Although Ananda did experience justified criticism and was occasionally admonished, that was something entirely different. A friendly reminder, a warning or even a substantial reproach to change one’s behavior are aids towards more intense purification. Such criticism, if taken to heart, leads to more inner clarity and higher esteem by others.

The instances in which Ananda was admonished mostly referred to points of social behavior, points of the Vinaya (the monk’s discipline); hardly ever to points of self-purification and were never related to his understanding of the Dhamma. The instances were as follows.

Once, when the Buddha was suffering from wind in the stomach, Ananda cooked a rice gruel for him, which had helped the Enlightened One when he had previous complaints of this sort. The Buddha admonished him thus: “It is not the proper way for ascetics, it is not proper monk’s behavior, to prepare meals in the house.” After the incident it was decreed an offense for a monk to cook for himself (Mv VI.17). Ananda adhered to this rule from then on, with full insight into its necessity as a part of true homelessness.

Once Ananda went on alms-round without his double robe. Fellow monks drew his attention to the rule established by the Buddha, that a monk should always wear his three robes when going to the village. Ananda agreed wholeheartedly and explained that he had simply forgotten it. Since this and the former case concerned a simple disciplinary rule, the matter was thereby settled (Mv VIII.23). That someone like Ananda, who had a most extraordinary memory, could also forget something, was due to the fact that even a stream-winner is not yet perfect. The Buddha, however, required of the monks that they pay diligent attention to the small, everyday things of a monk’s life, and that they base their higher spiritual exertions on the foundation of the discipline. This served to eliminate purely intellectual understanding and conceit.

A different kind of criticism was leveled at Ananda in two instances by the venerable Maha Kassapa. Thirty disciples of Ananda had left the Sangha. Kassapa reproached Ananda that he had not guarded the young men sufficiently. He had gone on walking tours with them, without their having the senses well restrained, without having learned to be moderate in eating, and not having trained themselves in wakefulness. Therefore he was a “destroyer of corn, “a spoiler of the families.  His followers crumbled away. “This youngster is still uncontrolled.” So did the venerable Maha Kassapa reprove him (SN 16.11).

To this rather strong reproach, Ananda only replied that the gray hair had grown on his head in the service of the Sangha and yet Kassapa still called him a “youngster.” It may be that in this instance Ananda had overrated his own strength and underrated the worldliness of his pupils. Ananda did not argue about the objective justification of the censure for his failure. After all he was not yet an arahant and was still subject to some defilements. He only objected to the generalization implied by the criticism. One may, however, assume that a saint, an arahant, like Kassapa, would have known which form of criticism would be most helpful to Ananda.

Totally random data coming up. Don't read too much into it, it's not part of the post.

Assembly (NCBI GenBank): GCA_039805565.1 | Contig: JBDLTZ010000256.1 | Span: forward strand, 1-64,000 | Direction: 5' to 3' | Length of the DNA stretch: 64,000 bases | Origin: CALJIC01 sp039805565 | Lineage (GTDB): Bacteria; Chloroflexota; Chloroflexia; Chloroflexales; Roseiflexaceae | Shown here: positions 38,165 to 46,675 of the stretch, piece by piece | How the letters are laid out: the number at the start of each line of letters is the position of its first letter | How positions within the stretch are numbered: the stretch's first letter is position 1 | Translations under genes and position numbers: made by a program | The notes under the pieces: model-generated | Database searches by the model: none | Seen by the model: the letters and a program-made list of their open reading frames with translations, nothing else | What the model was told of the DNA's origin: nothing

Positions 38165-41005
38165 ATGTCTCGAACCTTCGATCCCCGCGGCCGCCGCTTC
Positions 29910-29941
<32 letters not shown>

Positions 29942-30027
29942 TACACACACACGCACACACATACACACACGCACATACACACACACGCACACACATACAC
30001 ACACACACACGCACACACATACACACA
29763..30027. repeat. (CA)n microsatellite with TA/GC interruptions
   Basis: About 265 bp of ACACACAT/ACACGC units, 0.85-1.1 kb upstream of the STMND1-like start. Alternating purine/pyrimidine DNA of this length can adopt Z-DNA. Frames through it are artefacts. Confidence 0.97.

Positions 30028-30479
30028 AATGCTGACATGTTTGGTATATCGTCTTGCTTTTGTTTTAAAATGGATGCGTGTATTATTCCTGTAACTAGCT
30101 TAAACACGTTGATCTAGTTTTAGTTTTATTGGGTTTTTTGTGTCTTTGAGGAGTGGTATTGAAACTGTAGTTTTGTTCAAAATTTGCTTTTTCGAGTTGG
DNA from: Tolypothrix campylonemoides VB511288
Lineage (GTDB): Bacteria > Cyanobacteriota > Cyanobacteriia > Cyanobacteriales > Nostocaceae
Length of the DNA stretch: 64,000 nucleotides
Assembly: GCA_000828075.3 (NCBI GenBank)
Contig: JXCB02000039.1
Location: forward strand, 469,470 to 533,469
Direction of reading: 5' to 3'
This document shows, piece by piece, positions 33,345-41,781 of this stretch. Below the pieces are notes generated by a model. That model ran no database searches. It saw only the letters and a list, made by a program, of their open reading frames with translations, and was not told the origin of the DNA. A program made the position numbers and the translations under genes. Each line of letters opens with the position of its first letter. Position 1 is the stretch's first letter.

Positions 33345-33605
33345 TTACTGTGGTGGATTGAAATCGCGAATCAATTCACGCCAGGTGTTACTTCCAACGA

The second incident with Kassapa had a different background. Ananda had asked Kassapa to accompany him to a nunnery and to teach there. After initial hesitation, Kassapa had agreed. After the discourse was over, a headstrong nun accused Kassapa that only he had been talking and had not let the wise Ananda utter a single word. It was, she said, as if the needle salesman had tried to sell his wares in the presence of the needle manufacturer.  Ananda begged Kassapa to forgive her. But Kassapa replied that Ananda should show restraint, lest an inquiry into his behavior should be initiated (SN 16.10). This was meant by Kassapa to be a reproach that Ananda had been overzealous in his teaching, and had overlooked the danger of personal attachment. This criticism also will have benefited Ananda in the future. In any case, Kassapa blamed Ananda in both instances because of his love for him; there was always an excellent relationship between these two monks.  Editors note:  I don’t THINK soooo…

3. Ananda as the Buddha’s Attendant

One of the virtues of Ananda, which established his fame, was his conduct as the Buddha’s attendant. The Buddha said of him, that he was the best of all attendants, was the foremost of all those monks who had ever filled this post (AN 1.19).

The term “attendant” is actually not comprehensive enough. There is hardly an English word, which can do full justice to his position. If we were to choose designations such as “secretary” or “adjunct,” then we would not express the most intimate aspects of his attendance, extending to many little items of personal assistance given to the Master. If we called him a “servant,” then we would omit the organizational and directing aspects, which manifested on many occasions. And if we looked for examples in the world’s literature of a confidante of a great man, who accompanied him constantly, we would not find his likeness.